Owen J. Roberts girls “get dress coded all the time, for things like having bra straps showing, when boys go around with underwear showing,” said Minor, 16. On Halloween, she said a friend got dress coded for a too-tight skirt, but a boy was wearing a skintight body suit “and that was not a problem for some reason.”
“Dress coding girls makes them feel bad about themselves,” said Minor. “especially when they thought they were dressing appropriately.”
The school’s guidelines take aim at boys, too, banning muscle shirts, saggy pants, and clothing with sexually suggestive messages, for instance. But girls say they get called out more often, and are made to feel like “boy bait.”
This spring, as temperatures rose along with hemlines, administrators at the northern Chester County high school reminded the 1,600 students of the dress code. The student run TV show, Paw Report, highlighted the rules in a satirical video that used the words “tramp” and “harlot,” creating a ruckus that resulted in the removal of the offensive words.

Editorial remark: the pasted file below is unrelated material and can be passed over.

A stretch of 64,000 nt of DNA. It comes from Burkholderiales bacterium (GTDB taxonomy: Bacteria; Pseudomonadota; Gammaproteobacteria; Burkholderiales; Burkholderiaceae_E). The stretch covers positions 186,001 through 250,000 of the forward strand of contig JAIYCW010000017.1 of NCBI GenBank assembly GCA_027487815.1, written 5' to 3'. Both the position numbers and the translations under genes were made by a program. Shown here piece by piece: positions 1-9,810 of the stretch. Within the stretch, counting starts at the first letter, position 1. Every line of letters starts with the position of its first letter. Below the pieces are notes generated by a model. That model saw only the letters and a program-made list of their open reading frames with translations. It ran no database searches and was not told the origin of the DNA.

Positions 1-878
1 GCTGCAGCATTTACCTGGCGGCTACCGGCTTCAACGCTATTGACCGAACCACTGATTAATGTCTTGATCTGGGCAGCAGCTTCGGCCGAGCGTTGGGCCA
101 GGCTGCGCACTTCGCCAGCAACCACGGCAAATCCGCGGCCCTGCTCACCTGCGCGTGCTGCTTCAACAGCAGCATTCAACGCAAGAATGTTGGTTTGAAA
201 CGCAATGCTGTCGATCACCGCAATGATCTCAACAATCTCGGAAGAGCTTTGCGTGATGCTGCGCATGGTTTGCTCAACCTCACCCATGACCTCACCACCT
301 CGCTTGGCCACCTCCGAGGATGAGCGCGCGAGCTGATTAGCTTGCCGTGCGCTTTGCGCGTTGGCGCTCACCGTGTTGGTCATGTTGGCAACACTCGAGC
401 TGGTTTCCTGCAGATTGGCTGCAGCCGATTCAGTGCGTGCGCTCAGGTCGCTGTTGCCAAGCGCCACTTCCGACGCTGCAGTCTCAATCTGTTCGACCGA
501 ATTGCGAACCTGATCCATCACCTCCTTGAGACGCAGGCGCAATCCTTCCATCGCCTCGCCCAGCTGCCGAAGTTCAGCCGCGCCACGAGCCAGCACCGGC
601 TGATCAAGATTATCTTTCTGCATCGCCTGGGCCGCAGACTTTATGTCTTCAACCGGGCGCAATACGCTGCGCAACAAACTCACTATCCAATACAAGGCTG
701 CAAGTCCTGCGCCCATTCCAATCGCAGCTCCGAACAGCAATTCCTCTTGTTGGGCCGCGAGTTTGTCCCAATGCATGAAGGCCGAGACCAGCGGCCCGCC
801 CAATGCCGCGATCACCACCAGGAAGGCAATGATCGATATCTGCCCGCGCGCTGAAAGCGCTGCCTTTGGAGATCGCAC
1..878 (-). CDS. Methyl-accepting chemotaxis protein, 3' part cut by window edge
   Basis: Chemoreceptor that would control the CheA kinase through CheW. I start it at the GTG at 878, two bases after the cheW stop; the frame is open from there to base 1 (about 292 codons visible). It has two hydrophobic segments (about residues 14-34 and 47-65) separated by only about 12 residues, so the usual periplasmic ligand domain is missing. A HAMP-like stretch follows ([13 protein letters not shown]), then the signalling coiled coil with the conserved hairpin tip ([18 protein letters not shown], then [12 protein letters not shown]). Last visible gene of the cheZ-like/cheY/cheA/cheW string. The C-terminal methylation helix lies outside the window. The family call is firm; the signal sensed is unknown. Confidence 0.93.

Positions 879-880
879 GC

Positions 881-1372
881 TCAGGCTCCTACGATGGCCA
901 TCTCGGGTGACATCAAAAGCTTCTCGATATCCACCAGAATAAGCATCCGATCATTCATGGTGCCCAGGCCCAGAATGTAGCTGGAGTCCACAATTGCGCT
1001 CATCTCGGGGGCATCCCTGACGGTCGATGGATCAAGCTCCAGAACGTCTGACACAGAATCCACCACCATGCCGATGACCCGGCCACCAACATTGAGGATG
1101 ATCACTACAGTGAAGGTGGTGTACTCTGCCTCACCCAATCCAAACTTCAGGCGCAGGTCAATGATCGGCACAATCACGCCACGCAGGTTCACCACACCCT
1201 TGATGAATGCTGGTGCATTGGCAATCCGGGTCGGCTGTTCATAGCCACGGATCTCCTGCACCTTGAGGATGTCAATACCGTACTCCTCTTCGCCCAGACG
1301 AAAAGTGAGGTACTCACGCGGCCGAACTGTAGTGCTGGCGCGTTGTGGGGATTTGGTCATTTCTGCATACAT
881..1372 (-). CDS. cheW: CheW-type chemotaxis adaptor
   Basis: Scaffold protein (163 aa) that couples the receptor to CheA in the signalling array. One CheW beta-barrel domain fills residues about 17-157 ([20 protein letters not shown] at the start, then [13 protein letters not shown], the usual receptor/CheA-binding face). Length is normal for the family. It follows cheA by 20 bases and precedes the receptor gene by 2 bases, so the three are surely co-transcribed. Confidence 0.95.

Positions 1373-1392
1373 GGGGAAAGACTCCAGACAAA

“Girls are told to change for the comfort of boys,” said Cassady Mayerson, 17, one of the producers. “They say it’s distracting for them and hurts their education, but really [boys] should be taught to pay attention in class and not gawk.”
She said dress codes teach “people that girls’ bodies are something to keep hidden and that it’s scandalous to show too much skin, even if it’s just your shoulders. It leads toward confidence issues and sets a standard in society on how girls should be seen and how they should behave.”
Cassady’s father, Ben, said he thought that his daughter’s video hit the mark. “Does it really make sense that if a girl’s bra strap is showing she is sent home for the day just so a boy doesn’t get momentarily distracted?” he asked.